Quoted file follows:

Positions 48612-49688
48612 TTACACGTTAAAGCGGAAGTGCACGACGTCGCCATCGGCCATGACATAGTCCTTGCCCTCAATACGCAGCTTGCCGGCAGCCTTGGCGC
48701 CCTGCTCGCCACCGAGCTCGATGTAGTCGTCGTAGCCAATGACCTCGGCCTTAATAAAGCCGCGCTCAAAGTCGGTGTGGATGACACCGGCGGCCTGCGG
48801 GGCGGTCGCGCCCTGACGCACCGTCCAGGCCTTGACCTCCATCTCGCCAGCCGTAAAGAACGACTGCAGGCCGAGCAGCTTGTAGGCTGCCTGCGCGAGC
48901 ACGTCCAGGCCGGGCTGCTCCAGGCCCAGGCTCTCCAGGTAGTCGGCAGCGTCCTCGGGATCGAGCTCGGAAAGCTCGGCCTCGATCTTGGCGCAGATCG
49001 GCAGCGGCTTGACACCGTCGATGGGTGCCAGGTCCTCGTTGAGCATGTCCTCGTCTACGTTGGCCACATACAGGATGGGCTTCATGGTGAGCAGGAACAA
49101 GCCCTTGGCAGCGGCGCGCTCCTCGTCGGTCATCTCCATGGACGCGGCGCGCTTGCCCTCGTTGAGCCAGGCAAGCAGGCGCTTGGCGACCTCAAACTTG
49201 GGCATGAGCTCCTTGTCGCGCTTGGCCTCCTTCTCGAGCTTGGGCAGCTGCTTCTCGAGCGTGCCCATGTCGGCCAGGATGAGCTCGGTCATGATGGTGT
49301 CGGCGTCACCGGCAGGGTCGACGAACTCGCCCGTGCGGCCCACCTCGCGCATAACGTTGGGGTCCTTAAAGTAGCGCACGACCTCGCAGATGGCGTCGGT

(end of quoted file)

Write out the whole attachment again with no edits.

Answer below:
Positions 48612-49688
48612 TTACACGTTAAAGCGGAAGTGCACGACGTCGCCATCGGCCATGACATAGTCCTTGCCCTCAATACGCAGCTTGCCGGCAGCCTTGGCGC
48701 CCTGCTCGCCACCGAGCTCGATGTAGTCGTCGTAGCCAATGACCTCGGCCTTAATAAAGCCGCGCTCAAAGTCGGTGTGGATGACACCGGCGGCCTGCGG
48801 GGCGGTCGCGCCCTGACGCACCGTCCAGGCCTTGACCTCCATCTCGCCAGCCGTAAAGAACGACTGCAGGCCGAGCAGCTTGTAGGCTGCCTGCGCGAGC
48901 ACGTCCAGGCCGGGCTGCTCCAGGCCCAGGCTCTCCAGGTAGTCGGCAGCGTCCTCGGGATCGAGCTCGGAAAGCTCGGCCTCGATCTTGGCGCAGATCG
49001 GCAGCGGCTTGACACCGTCGATGGGTGCCAGGTCCTCGTTGAGCATGTCCTCGTCTACGTTGGCCACATACAGGATGGGCTTCATGGTGAGCAGGAACAA
49101 GCCCTTGGCAGCGGCGCGCTCCTCGTCGGTCATCTCCATGGACGCGGCGCGCTTGCCCTCGTTGAGCCAGGCAAGCAGGCGCTTGGCGACCTCAAACTTG
49201 GGCATGAGCTCCTTGTCGCGCTTGGCCTCCTTCTCGAGCTTGGGCAGCTGCTTCTCGAGCGTGCCCATGTCGGCCAGGATGAGCTCGGTCATGATGGTGT
49301 CGGCGTCACCGGCAGGGTCGACGAACTCGCCCGTGCGGCCCACCTCGCGCATAACGTTGGGGTCCTTAAAGTAGCGCACGACCTCGCAGATGGCGTCGGT